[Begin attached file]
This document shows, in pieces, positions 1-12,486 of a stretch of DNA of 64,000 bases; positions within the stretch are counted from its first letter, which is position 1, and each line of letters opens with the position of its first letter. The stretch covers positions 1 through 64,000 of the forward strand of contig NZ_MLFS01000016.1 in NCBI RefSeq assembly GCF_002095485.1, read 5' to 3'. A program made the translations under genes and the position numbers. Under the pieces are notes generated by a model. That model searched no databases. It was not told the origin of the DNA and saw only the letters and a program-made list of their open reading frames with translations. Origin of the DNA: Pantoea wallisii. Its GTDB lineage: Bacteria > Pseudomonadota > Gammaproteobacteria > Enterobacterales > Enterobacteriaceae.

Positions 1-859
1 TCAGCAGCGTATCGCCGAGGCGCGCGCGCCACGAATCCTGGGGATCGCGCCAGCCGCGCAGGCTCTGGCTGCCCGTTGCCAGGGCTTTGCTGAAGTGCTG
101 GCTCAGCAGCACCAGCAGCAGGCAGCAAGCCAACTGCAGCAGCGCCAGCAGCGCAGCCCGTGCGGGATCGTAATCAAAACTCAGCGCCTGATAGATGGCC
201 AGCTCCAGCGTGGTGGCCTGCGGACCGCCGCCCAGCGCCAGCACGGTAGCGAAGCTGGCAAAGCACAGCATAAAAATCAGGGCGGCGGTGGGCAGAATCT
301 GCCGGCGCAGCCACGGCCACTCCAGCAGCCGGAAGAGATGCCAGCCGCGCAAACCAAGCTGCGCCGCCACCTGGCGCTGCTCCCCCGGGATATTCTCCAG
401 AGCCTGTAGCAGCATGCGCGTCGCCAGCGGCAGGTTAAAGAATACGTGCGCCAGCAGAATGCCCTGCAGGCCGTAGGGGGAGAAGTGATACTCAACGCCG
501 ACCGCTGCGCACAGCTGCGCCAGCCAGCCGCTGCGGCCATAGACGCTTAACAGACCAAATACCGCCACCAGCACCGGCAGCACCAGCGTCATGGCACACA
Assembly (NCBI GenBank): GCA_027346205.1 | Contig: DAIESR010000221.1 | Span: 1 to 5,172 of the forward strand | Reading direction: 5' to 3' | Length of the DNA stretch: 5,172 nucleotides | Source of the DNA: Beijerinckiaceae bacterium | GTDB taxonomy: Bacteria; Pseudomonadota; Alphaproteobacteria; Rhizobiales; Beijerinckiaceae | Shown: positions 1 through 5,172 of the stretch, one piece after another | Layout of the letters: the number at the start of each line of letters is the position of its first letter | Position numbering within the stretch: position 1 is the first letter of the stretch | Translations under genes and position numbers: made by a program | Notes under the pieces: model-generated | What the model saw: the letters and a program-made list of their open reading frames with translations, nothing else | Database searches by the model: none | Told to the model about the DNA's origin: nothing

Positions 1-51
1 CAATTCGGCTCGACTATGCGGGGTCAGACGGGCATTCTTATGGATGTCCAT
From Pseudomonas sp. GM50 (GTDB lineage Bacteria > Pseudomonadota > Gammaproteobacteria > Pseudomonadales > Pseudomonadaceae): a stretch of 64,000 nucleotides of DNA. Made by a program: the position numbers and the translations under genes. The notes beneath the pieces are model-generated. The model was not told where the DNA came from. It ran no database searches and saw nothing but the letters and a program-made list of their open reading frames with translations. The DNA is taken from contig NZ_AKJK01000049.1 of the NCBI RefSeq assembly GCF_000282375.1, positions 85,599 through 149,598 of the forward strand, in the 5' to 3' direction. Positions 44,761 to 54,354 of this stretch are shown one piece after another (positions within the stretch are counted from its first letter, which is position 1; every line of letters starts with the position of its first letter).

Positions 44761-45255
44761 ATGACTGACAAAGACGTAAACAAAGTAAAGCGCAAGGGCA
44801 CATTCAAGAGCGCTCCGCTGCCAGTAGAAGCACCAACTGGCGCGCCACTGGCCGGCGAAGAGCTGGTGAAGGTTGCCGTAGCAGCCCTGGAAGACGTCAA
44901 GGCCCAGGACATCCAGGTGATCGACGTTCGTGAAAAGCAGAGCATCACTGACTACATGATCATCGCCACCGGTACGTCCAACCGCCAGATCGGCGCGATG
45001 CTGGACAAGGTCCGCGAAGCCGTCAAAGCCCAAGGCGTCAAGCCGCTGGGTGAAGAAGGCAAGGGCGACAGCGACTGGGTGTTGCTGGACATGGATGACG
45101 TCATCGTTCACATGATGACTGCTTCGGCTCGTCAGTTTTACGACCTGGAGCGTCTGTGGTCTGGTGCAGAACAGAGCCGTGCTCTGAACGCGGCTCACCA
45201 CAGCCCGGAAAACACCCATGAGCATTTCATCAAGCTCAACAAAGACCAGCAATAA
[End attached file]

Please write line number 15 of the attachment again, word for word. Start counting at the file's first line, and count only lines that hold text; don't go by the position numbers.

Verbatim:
44801 CATTCAAGAGCGCTCCGCTGCCAGTAGAAGCACCAACTGGCGCGCCACTGGCCGGCGAAGAGCTGGTGAAGGTTGCCGTAGCAGCCCTGGAAGACGTCAA